The Canterbury Tales
The Knight’s Tale, Part One: Page 16
The somer passeth, and the nightes longe
Encresen double wyse the peynes stronge
Bothe of the lovere and the prisoner.
I noot which hath the wofullere mester.
For shortly for to seyn, this Palamoun
Perpetuelly is dampned to prisoun,
In cheynes and in fettres to ben deed;
And Arcite is exyled upon his heed
For ever-mo as out of that contree,
Ne never-mo he shal his lady see.
|The summer passed and the nights grew longer, which made things worse for both Arcite and Palamon, one banished from Athens and from ever seeing Emily again, the other doomed to live the rest of his life in chains. In fact, I don’t know which guy had it worse.|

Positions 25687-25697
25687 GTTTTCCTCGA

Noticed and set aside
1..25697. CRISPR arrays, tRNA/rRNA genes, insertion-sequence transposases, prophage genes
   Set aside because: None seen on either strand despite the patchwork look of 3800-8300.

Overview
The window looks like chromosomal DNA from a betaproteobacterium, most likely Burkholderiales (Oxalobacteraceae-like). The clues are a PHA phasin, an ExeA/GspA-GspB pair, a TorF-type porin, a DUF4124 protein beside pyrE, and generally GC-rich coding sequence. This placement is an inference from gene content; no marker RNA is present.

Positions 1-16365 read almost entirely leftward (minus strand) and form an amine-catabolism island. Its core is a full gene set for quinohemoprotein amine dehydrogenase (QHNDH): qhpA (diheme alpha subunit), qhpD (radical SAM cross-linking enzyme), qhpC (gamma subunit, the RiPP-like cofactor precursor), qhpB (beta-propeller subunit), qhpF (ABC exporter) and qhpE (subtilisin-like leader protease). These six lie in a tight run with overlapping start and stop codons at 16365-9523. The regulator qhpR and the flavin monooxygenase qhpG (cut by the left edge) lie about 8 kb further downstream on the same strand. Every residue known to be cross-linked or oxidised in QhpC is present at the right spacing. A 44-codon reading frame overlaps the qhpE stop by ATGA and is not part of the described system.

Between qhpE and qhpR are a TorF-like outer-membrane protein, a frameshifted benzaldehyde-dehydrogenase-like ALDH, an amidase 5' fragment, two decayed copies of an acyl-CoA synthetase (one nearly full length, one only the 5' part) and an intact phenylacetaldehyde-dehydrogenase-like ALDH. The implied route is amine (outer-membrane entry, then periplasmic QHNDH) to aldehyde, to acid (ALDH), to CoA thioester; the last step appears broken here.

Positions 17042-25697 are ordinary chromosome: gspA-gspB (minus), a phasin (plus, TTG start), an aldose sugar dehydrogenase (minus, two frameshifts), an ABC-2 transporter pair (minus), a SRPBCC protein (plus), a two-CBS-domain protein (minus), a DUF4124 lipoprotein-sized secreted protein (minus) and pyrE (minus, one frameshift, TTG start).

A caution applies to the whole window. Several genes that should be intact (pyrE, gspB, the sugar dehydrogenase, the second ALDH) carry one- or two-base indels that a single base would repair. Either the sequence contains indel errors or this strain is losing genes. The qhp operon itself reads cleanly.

Yow loveres axe I now this questioun,
Who hath the worse, Arcite or Palamoun?
That oon may seen his lady day by day,
But in prison he moot dwelle alway.
That other wher him list may ryde or go,
But seen his lady shal he never-mo.
Now demeth as yow liste, ye that can,
For I wol telle forth as I bigan.
|What do all you lovers think? Who had it worse, Arcite or Palamon? The one gets to see the woman he loves every day, even though he’ll never leave the prison tower, while the other can go wherever he wants but can never see Emily again. You think about it, and I’ll continue with my story.|
EXPLICIT PRIMA PARS
|END OF PART ONE|